Educators working together to end the Race to Nowhere
Tonight, despite the terrible weather, over 150 Atlanta Area teachers from more than 30 schools came to watch a special screening of the film Race to Nowhere. Had it not been for the weather, we would have had over 300 participants. I played a small role in helping to organize the screening, and I wanted to make a plug for just how easy it is to organize a screening of this movie, and how much good can come from it. Just check out the discussion that took place on our twitter hashtag.
First, you should know that Race to Nowhere has only gained more and more accolades and buzz as the school year has progressed, including coverage in the NYT, and countless discussions on the radio and TV. Screenings still sell out almost instantly when they go online, and the director seems pretty committed to the community screening model, so don’t look for a DVD anytime soon.
They’ve even released a trailer specifically for community screenings:
It’s very simple to organize a screening. The website has a “host a screening page” with a form that you can fill out to be contacted by a representative of the film. They also have links to posters and postcards you can use to promote the movie, and you can request a facilitator’s guide from the representatives.
We sent out emails to as many Atlanta Schools and school systems as we could, and then did all we could to promote the event on facebook and twitter. It was a piece of cake for us to register participants using a google form, and then assign people to random groups and merge name tags using a simple spreadsheet. We had a team of 4 faculty working on this, and collectively, I don’t think we spent much more than about 20 hours working on this. We also set up a discussion group on the social action network to accompany the film, endtherace.com, and a twitter hashtag #rtnatl. Thanks to the awesome mailchimp we were able to email directions and a reminder to all of the attendees.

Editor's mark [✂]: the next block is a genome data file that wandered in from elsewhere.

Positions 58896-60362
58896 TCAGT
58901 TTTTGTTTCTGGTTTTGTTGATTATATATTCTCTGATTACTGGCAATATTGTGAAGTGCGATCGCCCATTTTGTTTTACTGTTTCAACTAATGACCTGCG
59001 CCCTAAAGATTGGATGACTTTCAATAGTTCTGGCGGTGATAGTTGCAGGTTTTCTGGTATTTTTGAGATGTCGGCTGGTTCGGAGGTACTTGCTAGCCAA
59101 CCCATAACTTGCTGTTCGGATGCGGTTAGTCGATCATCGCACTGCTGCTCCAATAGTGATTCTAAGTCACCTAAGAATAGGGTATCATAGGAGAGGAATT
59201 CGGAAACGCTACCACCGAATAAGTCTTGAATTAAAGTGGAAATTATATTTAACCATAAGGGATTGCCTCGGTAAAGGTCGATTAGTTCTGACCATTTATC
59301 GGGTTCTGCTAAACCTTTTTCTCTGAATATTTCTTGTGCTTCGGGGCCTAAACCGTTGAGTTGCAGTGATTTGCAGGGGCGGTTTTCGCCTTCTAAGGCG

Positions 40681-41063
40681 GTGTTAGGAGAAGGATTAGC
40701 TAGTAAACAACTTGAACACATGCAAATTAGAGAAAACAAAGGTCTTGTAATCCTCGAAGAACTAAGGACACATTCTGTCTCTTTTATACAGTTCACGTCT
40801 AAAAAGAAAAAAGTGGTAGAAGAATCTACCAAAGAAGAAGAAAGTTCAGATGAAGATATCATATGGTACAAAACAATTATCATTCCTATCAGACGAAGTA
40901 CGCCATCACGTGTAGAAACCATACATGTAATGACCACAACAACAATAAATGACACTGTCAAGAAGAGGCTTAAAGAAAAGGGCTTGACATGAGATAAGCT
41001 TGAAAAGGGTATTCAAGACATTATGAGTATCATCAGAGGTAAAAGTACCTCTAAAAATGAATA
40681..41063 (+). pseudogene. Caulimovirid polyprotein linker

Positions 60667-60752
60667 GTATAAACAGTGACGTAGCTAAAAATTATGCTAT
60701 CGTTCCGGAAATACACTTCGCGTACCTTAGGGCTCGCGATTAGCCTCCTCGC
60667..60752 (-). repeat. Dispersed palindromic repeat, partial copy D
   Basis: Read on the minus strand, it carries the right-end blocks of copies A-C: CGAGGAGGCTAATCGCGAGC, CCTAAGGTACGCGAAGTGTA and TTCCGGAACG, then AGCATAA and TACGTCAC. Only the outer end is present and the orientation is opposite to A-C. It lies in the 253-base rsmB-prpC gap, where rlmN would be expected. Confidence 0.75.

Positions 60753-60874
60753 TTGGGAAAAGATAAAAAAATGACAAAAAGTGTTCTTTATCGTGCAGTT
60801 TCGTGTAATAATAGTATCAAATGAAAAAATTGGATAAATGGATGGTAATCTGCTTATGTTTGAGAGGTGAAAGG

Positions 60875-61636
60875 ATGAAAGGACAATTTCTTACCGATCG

If you’re reading this, and thinking you’d like to see the movie, but you don’t have the time to organize a screening, I’d like to encourage you to think you can. I’d happily share all the forms, documents and materials we used to organize our screening.
In the end, it reminded me of a beautiful quote from the director, Vicki Ableles, near the end of the movie, where she discusses all the efforts she’s made to get her kids off the race to nowhere, and she said “It’s really hard to do this alone.” I totally agree, and I think this movie, this blog, and this effort have shown me we don’t have to do this alone. It sounds like there should be some sappy music playing in the background, but we can make a difference, we can change the conversation, if we work together. Just look how many of the tweets on our discussion were retweeted far beyond our little discussion.
So what is the next step?